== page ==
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How Snapchats Hidden in Black Ops 2 Led to Today's Big Live-Action Trailer for Black Ops 3

Activision's engaging new platform for its biggest franchise

Turning to dark social for a supremely dark video game

Activision unleashed its live-action trailer for Call of Duty: Black Ops 3 today. And it's a typically impressive production from 72andSunny—a documentary-style look at a world decades from now in which humans have used technology to fully optimize our physical selves (including weaponizing our very bodies) but are starting to lose our souls in the process.

There are some notable differences, though, from past Call of Duty campaigns.

First off, there's no celebrity anchoring the proceedings. This is somewhat rare. Past Black Ops ads have featured Jimmy Kimmel, Kobe Bryant and Oliver North. And the larger Call of Duty advertising canon has starred everyone from Megan Fox and Jonah Hill to Robert Downey Jr. and, last year, Kevin Spacey.

But perhaps even more notably, Activision fell in love this time with a new platform—Snapchat—to rile up Black Ops fans and get them to contribute to the marketing of the game they love, leading up to this new trailer.

First, have a look at the live-action trailer, released today. It follows the ever-escalating technological improvements to human performance. And it asks how far is too far—and if we will lose our humanity along the way:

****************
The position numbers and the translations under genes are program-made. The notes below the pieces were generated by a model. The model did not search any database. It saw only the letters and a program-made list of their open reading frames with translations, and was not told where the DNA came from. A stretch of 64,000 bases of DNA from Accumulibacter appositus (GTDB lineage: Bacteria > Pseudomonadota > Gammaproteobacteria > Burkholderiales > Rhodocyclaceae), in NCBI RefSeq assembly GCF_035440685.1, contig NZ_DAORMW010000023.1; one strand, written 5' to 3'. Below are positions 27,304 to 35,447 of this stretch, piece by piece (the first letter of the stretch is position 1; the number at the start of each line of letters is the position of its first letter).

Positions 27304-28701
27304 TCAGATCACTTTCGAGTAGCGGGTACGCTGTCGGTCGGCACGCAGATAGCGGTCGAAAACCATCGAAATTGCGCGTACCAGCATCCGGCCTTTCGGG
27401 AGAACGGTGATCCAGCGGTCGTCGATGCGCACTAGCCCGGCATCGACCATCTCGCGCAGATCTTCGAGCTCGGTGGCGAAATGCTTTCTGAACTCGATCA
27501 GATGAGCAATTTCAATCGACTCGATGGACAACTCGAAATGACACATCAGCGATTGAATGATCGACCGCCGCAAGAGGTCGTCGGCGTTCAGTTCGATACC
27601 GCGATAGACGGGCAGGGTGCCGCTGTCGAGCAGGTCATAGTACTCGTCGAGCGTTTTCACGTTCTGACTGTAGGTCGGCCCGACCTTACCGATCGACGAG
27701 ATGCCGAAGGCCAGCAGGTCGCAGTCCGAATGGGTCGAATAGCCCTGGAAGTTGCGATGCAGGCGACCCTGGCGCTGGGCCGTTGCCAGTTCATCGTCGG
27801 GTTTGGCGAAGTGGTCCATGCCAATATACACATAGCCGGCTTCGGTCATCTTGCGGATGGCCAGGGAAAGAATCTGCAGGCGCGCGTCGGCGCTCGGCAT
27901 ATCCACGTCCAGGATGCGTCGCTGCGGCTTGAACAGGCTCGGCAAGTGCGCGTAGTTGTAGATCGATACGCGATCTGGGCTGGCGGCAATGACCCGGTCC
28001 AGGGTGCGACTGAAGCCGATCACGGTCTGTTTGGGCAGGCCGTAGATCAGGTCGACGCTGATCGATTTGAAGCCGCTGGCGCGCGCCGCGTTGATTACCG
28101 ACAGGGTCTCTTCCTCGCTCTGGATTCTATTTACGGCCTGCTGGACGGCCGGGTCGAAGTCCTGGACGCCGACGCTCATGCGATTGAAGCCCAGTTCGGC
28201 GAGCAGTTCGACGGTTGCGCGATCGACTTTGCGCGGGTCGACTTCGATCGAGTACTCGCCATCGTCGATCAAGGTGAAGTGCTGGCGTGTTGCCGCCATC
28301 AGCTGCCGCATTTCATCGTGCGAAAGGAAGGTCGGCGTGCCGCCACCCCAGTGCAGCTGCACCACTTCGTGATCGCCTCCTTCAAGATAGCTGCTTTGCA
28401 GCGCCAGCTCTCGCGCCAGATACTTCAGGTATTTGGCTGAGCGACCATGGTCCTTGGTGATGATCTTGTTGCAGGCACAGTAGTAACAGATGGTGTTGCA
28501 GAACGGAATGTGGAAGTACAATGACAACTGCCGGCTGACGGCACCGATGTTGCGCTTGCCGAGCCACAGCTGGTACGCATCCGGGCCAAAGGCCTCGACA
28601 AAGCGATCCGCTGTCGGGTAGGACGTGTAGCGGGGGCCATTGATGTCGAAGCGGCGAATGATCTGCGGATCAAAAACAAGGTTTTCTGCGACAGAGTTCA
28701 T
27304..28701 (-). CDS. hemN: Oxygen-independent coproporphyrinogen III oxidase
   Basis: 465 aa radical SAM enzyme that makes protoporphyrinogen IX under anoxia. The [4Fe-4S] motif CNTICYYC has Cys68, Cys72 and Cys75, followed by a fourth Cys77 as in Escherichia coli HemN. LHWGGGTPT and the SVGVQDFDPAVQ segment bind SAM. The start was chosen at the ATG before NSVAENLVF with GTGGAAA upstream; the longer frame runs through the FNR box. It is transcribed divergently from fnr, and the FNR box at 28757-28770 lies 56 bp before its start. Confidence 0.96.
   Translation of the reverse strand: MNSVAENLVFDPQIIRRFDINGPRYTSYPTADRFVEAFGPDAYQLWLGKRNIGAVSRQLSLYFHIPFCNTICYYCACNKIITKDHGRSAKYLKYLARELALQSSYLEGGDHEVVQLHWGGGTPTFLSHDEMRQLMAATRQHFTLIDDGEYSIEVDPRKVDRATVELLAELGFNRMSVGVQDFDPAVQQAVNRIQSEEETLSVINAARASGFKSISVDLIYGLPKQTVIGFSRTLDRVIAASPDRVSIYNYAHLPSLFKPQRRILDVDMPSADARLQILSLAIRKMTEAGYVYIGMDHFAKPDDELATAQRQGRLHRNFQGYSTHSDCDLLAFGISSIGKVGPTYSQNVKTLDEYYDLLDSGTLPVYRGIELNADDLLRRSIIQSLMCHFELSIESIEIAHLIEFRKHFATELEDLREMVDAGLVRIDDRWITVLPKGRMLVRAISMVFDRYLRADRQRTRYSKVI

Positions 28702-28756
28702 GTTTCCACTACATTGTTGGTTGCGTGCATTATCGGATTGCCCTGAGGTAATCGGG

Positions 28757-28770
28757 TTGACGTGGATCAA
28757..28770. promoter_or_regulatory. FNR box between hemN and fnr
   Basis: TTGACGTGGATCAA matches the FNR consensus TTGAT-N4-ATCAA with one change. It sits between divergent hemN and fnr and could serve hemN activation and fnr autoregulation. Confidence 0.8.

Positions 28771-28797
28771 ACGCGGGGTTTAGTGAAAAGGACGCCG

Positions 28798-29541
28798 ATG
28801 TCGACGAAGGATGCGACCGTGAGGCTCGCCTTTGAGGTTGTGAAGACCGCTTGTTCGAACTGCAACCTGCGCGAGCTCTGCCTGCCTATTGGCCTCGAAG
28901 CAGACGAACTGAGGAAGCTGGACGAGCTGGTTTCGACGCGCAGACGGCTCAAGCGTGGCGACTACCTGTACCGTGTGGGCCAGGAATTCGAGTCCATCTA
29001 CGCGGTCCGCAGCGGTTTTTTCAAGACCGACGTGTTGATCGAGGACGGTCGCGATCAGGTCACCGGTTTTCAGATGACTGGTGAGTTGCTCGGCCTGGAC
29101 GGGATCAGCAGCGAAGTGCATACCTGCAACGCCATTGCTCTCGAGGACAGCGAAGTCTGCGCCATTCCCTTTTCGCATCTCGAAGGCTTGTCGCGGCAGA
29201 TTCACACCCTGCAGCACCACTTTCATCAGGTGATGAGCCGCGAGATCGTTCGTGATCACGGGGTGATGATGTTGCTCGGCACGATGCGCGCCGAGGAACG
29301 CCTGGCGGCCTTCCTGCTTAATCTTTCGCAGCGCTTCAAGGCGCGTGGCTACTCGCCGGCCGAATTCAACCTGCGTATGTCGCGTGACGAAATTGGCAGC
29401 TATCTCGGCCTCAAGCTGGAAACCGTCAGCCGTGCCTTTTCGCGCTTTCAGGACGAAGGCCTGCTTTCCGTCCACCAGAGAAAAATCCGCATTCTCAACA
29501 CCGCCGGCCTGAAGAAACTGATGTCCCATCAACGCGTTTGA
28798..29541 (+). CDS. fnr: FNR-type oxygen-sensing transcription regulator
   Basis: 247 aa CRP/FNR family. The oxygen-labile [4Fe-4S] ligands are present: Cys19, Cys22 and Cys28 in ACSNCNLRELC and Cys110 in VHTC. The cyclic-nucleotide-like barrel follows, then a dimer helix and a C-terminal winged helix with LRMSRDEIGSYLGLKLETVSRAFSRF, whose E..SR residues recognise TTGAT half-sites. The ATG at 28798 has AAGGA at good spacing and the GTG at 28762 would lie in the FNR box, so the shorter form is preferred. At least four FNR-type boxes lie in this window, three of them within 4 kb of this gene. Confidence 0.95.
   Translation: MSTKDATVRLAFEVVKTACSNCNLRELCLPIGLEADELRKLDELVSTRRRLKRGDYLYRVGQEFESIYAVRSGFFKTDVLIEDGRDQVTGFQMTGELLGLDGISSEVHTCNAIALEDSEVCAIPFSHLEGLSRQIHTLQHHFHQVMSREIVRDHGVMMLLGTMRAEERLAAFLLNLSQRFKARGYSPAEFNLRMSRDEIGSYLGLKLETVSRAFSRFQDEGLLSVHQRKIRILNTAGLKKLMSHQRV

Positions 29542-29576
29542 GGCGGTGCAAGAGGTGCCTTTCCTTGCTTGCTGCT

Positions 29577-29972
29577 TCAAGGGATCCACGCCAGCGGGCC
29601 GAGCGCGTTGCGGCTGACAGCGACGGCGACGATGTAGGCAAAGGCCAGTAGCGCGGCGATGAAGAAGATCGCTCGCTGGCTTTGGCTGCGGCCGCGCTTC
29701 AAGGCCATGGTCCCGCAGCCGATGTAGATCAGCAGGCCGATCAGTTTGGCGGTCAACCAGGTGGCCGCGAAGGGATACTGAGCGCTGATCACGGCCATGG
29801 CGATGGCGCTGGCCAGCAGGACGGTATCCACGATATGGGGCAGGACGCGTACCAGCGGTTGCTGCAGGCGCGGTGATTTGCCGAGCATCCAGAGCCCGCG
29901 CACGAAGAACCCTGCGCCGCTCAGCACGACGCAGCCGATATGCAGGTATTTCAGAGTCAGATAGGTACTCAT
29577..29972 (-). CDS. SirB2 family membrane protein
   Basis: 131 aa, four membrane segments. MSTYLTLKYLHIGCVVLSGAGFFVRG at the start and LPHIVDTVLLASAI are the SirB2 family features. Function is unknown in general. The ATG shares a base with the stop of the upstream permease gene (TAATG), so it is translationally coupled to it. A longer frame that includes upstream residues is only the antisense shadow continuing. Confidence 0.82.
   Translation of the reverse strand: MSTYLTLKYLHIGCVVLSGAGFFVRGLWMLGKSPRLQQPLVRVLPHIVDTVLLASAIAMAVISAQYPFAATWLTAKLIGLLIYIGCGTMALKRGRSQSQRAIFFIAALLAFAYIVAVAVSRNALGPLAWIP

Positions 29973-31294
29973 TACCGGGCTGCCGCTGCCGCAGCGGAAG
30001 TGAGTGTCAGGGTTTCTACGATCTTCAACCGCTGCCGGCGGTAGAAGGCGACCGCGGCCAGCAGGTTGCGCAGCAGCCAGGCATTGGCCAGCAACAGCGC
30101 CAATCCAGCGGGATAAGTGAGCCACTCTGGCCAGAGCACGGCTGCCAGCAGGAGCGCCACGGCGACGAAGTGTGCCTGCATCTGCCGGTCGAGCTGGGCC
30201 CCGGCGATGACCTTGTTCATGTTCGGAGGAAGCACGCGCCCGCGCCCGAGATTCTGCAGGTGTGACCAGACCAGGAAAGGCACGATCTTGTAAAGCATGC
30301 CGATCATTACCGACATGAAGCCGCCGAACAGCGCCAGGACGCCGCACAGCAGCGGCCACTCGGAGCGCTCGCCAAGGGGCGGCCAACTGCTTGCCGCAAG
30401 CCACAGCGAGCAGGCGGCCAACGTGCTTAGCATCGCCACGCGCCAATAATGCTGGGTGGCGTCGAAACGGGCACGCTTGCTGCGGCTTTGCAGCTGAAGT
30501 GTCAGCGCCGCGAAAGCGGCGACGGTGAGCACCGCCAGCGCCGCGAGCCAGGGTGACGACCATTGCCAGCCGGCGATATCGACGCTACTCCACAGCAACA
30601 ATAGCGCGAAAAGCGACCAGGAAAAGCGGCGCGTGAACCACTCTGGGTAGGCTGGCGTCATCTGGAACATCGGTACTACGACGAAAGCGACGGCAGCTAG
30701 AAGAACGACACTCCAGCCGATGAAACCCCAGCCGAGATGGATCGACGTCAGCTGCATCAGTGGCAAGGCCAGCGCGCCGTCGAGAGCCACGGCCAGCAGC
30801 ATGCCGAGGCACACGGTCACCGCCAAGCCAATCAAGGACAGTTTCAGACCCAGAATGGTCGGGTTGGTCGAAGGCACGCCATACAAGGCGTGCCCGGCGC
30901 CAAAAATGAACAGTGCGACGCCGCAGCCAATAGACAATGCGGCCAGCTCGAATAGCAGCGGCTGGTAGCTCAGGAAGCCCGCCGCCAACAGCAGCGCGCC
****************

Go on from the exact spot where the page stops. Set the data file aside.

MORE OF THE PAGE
Now, let's step back and look at the Snapchat campaign from early April, developed by Edelman Digital and AKQA along with game developer Treyarch. The campaign involved going into the software and updating the maps for Black Ops 2, which was released two years ago, to hide the Snapchat ghost symbol in various places in those worlds.

Black Ops 2 players immediately noticed the software update, of course, and within a matter of hours they began to find the Snapcodes—which opened short, distressing video clips. The meaning of the clips was never explained, and they didn't mention Black Ops 3—but the gamers quickly began speculating about whether they were indeed a teaser for just that.

Here's video of the first major YouTuber to discover the in-game Snapchat tags:



This is the first time Activision has planted Easter eggs in an existing game to tease an upcoming game. And Tim Ellis, chief marketing officer at Activision, tells Adweek that Snapchat was an almost perfect vehicle through which to do that, particularly for this title.

"It's a game that is all about being cryptic, secretive and morally ambiguous. And the way in which we revealed this speaks to those qualities," he said. "We all know Snapchat is the fastest-growing app in the social space. It's also one of the dark socials. For a game that's all about covert, dark, non-traceable, cryptic messages, Snapchat was a great fit tonally. It's a great marriage of media and message."

Here's a YouTuber who grabbed the Snapchat videos and cut them into a Call of Duty video:



It didn't hurt, of course, that Snapchat's main demo—like Call of Duty's—is young males, and that Snapchat delivers roughly 200 million monthly average users.

No money changed hands. Unlike some paid Snapchat campaigns, this one was completely organic. And the results were impressive. Activision has increased its Snapchat follower count by more than 300,000 since the teaser campaign kicked off.

"We were gaining two followers per second on day one," says Ellis.

A few days after the Snapchat campaign broke, Activision confirmed Black Ops 3 with the official teaser trailer (see below), all of which set the stage for the live-action piece.



The campaign continues this Sunday with the big unveiling of the gameplay trailer, created by Ant Farm.